Enter the bargain hunting specialists. We call ourselves Vultures. If nothing has changed for the company or its prospects, but it has come under extreme or panic selling pressure, due to non-company specific (outside) influences – so much so as to drive the price down to irrationally low bargain pricing (relative to the history of the issue) we Vultures are energized to take a position or to add to the positions we have already established. We do so in the secure knowledge of two important driving forces – market extremes are temporary; the market cannot stay in a hyper negative or panic state for very long, and reversals out of extremes tend to be initially violent, then self-reinforcing – in both directions.
Successful Vulture speculators develop the courage and confidence to do the opposite of the market at extremes. As much as possible they (we) strive to buy when there is extreme negative liquidity and reduce exposure when there is euphoria or irrational exuberance. (Easy to say, not always easy to do, especially for new, fledgling Vultures who have not yet experienced a full reversal of sentiment and liquidity. Most especially difficult for people who aspire to be a Vulture, but have not yet developed the patience required to be one.)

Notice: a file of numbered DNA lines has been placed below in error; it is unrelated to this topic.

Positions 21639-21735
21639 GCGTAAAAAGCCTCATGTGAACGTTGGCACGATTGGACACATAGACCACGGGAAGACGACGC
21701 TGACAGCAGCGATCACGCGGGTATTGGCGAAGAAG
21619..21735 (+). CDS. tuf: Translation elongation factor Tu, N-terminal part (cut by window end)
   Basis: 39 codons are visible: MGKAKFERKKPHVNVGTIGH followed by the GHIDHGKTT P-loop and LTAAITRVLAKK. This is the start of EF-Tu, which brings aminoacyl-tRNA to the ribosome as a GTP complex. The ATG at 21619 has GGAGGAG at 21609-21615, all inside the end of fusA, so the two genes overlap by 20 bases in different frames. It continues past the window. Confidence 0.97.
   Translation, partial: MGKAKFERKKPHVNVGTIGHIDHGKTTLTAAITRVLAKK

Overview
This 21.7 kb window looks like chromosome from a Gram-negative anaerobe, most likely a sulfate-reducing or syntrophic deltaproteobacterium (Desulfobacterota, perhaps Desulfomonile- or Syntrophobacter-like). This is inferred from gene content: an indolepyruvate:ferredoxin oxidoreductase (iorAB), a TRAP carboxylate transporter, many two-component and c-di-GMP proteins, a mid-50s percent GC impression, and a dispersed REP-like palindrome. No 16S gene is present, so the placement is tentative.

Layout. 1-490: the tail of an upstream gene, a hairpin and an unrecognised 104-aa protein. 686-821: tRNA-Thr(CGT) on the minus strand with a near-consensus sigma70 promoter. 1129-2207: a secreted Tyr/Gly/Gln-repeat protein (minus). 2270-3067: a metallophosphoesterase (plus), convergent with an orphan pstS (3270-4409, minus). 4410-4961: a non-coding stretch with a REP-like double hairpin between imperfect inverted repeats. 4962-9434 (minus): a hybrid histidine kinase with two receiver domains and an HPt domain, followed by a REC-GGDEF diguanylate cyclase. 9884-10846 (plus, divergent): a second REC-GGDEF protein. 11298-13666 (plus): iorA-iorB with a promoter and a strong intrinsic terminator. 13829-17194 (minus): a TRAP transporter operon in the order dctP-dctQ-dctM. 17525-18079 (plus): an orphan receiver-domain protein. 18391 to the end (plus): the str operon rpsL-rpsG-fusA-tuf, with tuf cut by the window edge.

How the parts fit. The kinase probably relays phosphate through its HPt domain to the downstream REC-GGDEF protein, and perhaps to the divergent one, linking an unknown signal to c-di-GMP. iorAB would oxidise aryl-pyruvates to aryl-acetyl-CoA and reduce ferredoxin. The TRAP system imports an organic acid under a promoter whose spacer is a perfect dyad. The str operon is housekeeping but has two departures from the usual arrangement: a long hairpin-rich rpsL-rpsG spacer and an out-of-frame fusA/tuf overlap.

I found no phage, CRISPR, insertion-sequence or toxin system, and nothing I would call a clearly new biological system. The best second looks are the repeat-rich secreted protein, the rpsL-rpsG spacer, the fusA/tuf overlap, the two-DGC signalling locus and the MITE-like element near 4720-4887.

Targets Need Not Be Perfect, but We Need Targets
We operate our own business of position taking in the small junior miners and explorers in areas or zones where we expect strong support to form under a set of market assumptions, using the technical trading history of the stock itself as one guide. That works especially well in “normal” markets with “normal” ebbing and flowing liquidity. Our Vulture readers will know intuitively that we are referring to our purple “op boxes” on the individual charts of the Vulture Bargain issues for those expected zones of normal support.
Somewhere below the purple box we also usually employ a green price range target box, meant to attempt to predict where very strong support might form in an ordinary negative liquidity event, either for the issue itself or for the markets. We rely on our experience with the small resource company “sector” in the placement of those green “op boxes.” The green boxes are intended to capture an additional tranche of the issue in the event of an anomalous sell/buy imbalance. The green box is where, under non-extreme panic conditions we would expect insiders, deep discount bargain specialists and large bargain loving Vultures to soak up all comers on the sell side. In “normal” negative liquidity events the green box is where we usually become more aggressive on the buy side.